+28.5 percent WPA: Bellinger's fifth-inning home run
Dodgers' win expectancy goes from 45 percent to 83.5 percent
Bellinger's triple wasn't even his biggest hit of the game, which tells you a lot about how this game went. In the fifth, before we knew how nutty this was going to get, the story was how Clayton Kershaw and Kenta Maeda had allowed an early 4-0 lead to turn into a 4-4 tie. After Seager and Turner walked, and Hernandez struck out, Bellinger's 378-foot homer put the Dodgers up, 7-4. Most road teams hold on to that lead eight times out of 10. This was hardly "most" games, of course.
+30.6 percent WPA: Chris Taylor's ninth-inning single
Dodgers' win expectancy goes from 26.4 percent to 57 percent
After having blown multiple leads, the Dodgers weren't finished trying to come back. Down 12-9, Yasiel Puig's ninth-inning homer drew the Dodgers within one. Then, with two outs and Austin Barnes on third, Taylor's RBI single tied the game. Since that also left Los Angeles with a man on, it give them back a slight edge in win expectancy, back up to 57 percent, or essentially a tie.
+34 percent WPA: Altuve's fifth-inning home run
Astros' win expectancy goes from 17.5 percent to 51.5 percent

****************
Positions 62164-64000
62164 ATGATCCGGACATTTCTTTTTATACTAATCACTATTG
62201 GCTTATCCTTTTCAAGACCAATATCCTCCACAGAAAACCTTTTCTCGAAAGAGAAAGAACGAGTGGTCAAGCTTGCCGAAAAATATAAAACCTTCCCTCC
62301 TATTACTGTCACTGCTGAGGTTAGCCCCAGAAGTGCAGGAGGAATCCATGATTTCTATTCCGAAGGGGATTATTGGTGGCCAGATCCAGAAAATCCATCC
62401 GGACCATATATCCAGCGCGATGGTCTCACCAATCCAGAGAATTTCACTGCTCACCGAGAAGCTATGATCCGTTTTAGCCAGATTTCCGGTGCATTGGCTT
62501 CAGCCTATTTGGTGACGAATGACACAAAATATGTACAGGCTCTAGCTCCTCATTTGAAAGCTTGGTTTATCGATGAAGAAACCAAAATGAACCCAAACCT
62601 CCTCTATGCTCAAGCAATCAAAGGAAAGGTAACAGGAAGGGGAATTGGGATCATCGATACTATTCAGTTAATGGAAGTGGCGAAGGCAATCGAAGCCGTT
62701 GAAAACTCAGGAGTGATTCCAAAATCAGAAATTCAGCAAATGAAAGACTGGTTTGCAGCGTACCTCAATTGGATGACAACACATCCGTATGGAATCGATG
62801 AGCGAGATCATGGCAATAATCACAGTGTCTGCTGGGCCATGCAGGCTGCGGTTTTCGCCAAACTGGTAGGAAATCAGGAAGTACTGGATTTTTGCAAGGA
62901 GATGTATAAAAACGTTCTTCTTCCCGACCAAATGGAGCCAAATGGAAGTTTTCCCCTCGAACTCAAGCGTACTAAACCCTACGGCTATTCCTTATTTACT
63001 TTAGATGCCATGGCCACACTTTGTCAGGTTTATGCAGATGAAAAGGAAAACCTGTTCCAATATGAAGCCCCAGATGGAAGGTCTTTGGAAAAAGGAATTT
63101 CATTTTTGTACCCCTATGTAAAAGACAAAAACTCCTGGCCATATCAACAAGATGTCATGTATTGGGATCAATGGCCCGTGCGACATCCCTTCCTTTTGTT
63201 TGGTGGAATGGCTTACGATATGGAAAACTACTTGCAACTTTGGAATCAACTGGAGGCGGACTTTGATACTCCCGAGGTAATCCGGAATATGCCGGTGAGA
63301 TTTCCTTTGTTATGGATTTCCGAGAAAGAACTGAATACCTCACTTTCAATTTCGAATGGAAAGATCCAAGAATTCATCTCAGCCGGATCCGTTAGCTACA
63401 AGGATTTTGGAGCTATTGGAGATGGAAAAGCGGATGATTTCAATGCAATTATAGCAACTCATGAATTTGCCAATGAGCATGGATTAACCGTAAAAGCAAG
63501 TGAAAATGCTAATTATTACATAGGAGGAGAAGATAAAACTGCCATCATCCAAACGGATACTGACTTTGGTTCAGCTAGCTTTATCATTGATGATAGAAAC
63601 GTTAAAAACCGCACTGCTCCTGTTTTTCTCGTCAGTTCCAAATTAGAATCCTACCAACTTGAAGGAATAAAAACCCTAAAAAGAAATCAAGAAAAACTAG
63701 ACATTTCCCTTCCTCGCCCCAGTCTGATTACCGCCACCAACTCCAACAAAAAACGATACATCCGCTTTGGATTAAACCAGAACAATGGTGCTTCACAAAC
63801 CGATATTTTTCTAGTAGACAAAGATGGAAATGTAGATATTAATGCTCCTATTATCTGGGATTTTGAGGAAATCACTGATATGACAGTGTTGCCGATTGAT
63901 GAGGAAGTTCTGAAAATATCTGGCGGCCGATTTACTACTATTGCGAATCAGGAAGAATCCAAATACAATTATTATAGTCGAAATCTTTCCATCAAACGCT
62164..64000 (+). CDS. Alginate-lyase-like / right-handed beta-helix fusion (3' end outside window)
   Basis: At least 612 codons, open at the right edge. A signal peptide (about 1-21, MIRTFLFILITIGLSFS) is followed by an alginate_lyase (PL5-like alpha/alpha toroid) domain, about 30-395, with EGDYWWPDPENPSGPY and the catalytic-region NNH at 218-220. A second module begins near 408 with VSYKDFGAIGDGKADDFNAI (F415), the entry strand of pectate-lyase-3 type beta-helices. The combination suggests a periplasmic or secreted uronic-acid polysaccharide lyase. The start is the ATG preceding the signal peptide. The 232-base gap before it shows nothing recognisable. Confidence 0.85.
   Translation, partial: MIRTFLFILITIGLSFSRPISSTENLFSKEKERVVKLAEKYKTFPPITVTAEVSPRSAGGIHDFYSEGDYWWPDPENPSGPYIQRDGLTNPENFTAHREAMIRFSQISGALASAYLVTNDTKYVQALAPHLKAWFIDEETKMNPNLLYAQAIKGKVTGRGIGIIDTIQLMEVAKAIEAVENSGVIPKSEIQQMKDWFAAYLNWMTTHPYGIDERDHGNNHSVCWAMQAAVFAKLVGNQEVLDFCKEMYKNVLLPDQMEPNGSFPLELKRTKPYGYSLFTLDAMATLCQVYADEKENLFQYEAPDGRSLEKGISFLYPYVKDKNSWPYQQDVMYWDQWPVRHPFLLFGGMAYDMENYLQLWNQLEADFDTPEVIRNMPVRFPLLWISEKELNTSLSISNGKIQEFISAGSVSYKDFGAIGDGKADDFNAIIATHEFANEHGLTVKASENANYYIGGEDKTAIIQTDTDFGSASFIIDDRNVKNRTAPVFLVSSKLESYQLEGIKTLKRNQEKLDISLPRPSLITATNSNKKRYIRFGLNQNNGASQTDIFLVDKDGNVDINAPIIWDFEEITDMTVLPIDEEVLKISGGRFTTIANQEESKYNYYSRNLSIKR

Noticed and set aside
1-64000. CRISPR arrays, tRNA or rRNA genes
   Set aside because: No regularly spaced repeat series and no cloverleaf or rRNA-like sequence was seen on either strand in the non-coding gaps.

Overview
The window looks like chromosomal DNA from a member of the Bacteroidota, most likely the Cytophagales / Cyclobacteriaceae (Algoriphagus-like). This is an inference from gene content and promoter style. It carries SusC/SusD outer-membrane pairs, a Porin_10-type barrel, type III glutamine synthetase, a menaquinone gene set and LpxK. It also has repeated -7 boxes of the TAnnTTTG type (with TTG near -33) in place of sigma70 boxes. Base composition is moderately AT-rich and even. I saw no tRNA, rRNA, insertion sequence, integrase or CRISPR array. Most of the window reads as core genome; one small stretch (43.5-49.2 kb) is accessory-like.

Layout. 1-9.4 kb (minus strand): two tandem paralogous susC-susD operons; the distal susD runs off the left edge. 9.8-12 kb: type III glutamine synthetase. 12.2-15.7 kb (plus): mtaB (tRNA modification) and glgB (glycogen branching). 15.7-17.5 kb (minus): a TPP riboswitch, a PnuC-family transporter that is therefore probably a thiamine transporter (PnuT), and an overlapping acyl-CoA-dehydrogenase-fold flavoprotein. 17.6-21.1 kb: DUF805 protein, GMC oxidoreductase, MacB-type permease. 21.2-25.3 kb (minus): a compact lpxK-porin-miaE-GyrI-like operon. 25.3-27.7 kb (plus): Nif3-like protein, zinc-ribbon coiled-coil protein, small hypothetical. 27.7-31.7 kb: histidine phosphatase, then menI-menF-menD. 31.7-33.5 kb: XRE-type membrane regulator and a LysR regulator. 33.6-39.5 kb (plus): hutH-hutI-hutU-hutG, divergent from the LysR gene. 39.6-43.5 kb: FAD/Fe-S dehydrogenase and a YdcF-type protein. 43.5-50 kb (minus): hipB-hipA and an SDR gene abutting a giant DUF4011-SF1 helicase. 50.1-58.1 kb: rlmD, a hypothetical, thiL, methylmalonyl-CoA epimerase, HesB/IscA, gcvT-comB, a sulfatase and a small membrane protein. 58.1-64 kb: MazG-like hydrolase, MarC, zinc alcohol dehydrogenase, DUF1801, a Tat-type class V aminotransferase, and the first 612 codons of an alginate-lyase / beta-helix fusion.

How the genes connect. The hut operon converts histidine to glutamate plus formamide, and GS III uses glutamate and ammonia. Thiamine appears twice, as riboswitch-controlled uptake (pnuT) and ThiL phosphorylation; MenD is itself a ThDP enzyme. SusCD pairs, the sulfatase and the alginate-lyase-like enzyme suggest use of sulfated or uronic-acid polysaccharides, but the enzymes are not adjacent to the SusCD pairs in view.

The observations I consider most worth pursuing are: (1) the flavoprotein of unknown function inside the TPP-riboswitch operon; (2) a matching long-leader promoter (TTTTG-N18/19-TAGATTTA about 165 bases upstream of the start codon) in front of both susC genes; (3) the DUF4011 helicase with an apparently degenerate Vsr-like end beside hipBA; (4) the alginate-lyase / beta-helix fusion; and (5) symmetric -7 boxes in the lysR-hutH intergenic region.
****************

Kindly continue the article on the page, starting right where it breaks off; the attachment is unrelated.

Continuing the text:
The Astros had two huge game-tying three-run homers, but Altuve's was slightly more valuable than Gurriel's, since it came later in the game, and with a more difficult baserunner situation to drive home. (He had men on first and second, while Gurriel had men on second and third.) At the time, it seemed as if it turned the momentum in Houston's direction, though of course, it just turned a bad situation for the Astros back into a 50/50 proposition -- itself a huge win.
+39.1 percent WPA: Alex Bregman's 10th-inning single
Astros' win expectancy goes from 60.9 percent to 100 percent
The game-ender isn't always the most important play; consider a game where a go-ahead grand slam is in the the top of the ninth and then three relatively stress-free outs follow in the bottom of the ninth. In this case, the game-ender was everything. It ended (as all walk-offs do) with a 100 percent win expectancy, and it started with the Astros only 60 percent likely to win, as there were two outs and two on, creating a potential force at any non-home base.
Bregman's single to left raised Houston's win expectancy by nearly 40 points. It wasn't just the highest WPA moment of the game; it was the second highest of the postseason (behind Hernandez's game-tying single in the 10th inning of Game 2) and the sixth highest in Astros postseason history.
Mike Petriello is an analyst for MLB.com and the host of the Statcast podcast.